Campbell has a talent for imagining lost souls, but he needs a story worthy of them.



A psychiatrist wrestles with his clients’ demons—and his own—in the first novel from Tony Blair’s former spokesperson.

Campbell (The Blair Years, 2007, etc.) set the bar high for his fiction debut, attempting to get inside the heads of numerous patients served by Martin Sturrock, one of London’s premier shrinks. And he often pulls it off; the book contains many virtuoso passages that reflect a rich understanding of depression and its victims. Martin’s clients include Ralph, whose alcoholism is derailing his career as a senior health minister; Emily, a former teacher living in seclusion since a fire disfigured her face; Arta, a refugee from Kosovo who was raped after moving to England; David, a young working-class man wracked by anxiety; and Matthew, whose affairs have prompted his wife to label him a sex addict. Experienced and middle-aged, Martin can almost treat them on autopilot; he assigns homework reading, suggests that they keep dream diaries, asks the proper questions. But after he tells Arta she must forgive the men who raped her, she flees, sparking a weekend’s worth of self-flagellation over his own shortcomings, not least his patronage of prostitutes. Ultimately, Campbell fails to construct a tenable plot from all this. Numerous threads connect all too neatly at the novel’s tragic climax, and the final pages shift into easy melodrama. Before that, though, he crafts some top-notch characterizations. A patient walk-through of Ralph’s day, drink by drink, exposes the emotional and physical devastation he’s sown in himself, and Arta’s post-rape fear of human interaction is handled with a smart mix of empathy and cold realism. These achievements make the clumsy closing chapters all the more frustrating. The author clearly wants to make a case for the complexity and value of psychiatry, but late-stage mawkishness strips the book of its power.

Campbell has a talent for imagining lost souls, but he needs a story worthy of them.

Pub Date: June 1, 2009

ISBN: 978-1-59020-224-1

Page Count: 304

Publisher: Overlook

Review Posted Online: May 20, 2010

Kirkus Reviews Issue: April 15, 2009

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An enjoyable, cozy novel that touches on tough topics.


A group of strangers who live near each other in London become fast friends after writing their deepest secrets in a shared notebook.

Julian Jessop, a septuagenarian artist, is bone-crushingly lonely when he starts “The Authenticity Project”—as he titles a slim green notebook—and begins its first handwritten entry questioning how well people know each other in his tiny corner of London. After 15 years on his own mourning the loss of his beloved wife, he begins the project with the aim that whoever finds the little volume when he leaves it in a cafe will share their true self with their own entry and then pass the volume on to a stranger. The second person to share their inner selves in the notebook’s pages is Monica, 37, owner of a failing cafe and a former corporate lawyer who desperately wants to have a baby. From there the story unfolds, as the volume travels to Thailand and back to London, seemingly destined to fall only into the hands of people—an alcoholic drug addict, an Australian tourist, a social media influencer/new mother, etc.—who already live clustered together geographically. This is a glossy tale where difficulties and addictions appear and are overcome, where lies are told and then forgiven, where love is sought and found, and where truths, once spoken, can set you free. Secondary characters, including an interracial gay couple, appear with their own nuanced parts in the story. The message is strong, urging readers to get off their smartphones and social media and live in the real, authentic world—no chain stores or brands allowed here—making friends and forming a real-life community and support network. And is that really a bad thing?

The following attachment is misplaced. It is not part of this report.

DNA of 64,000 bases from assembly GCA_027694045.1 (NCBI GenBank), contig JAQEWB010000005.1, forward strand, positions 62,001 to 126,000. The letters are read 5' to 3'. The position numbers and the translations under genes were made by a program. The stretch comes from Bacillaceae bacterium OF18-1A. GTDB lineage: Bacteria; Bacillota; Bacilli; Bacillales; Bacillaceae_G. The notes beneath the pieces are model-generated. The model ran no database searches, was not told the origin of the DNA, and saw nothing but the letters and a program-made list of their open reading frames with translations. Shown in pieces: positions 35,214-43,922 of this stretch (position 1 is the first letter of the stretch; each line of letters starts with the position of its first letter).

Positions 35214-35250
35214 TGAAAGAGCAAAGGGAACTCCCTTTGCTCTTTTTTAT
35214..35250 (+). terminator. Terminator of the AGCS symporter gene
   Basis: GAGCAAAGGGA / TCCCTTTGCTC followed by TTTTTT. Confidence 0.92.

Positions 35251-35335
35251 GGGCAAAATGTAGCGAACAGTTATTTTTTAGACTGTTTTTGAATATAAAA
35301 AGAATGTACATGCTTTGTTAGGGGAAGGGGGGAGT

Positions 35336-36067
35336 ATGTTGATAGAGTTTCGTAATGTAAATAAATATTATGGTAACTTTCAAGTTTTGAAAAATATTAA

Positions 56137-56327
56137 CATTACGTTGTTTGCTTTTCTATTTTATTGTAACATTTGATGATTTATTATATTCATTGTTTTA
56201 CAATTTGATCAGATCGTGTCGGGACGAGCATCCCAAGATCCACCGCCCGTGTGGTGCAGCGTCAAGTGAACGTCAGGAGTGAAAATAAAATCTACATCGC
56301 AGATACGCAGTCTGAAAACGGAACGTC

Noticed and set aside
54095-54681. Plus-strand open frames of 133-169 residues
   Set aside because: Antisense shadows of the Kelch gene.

An enjoyable, cozy novel that touches on tough topics.

Pub Date: Feb. 4, 2020

ISBN: 978-1-9848-7861-8

Page Count: 368

Publisher: Pamela Dorman/Viking

Review Posted Online: Oct. 27, 2019

Kirkus Reviews Issue: Nov. 15, 2019

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A strict report, worthy of sympathy.


A violent surfacing of adolescence (which has little in common with Tarkington's earlier, broadly comic, Seventeen) has a compulsive impact.

"Nobody big except me" is the dream world of Holden Caulfield and his first person story is down to the basic, drab English of the pre-collegiate. For Holden is now being bounced from fancy prep, and, after a vicious evening with hall- and roommates, heads for New York to try to keep his latest failure from his parents. He tries to have a wild evening (all he does is pay the check), is terrorized by the hotel elevator man and his on-call whore, has a date with a girl he likes—and hates, sees his 10 year old sister, Phoebe. He also visits a sympathetic English teacher after trying on a drunken session, and when he keeps his date with Phoebe, who turns up with her suitcase to join him on his flight, he heads home to a hospital siege. This is tender and true, and impossible, in its picture of the old hells of young boys, the lonesomeness and tentative attempts to be mature and secure, the awful block between youth and being grown-up, the fright and sickness that humans and their behavior cause the challenging, the dramatization of the big bang. It is a sorry little worm's view of the off-beat of adult pressure, of contemporary strictures and conformity, of sentiment….

A strict report, worthy of sympathy.

Pub Date: June 15, 1951

ISBN: 0316769177

Page Count: -

Publisher: Little, Brown

Review Posted Online: Nov. 2, 2011

Kirkus Reviews Issue: June 15, 1951

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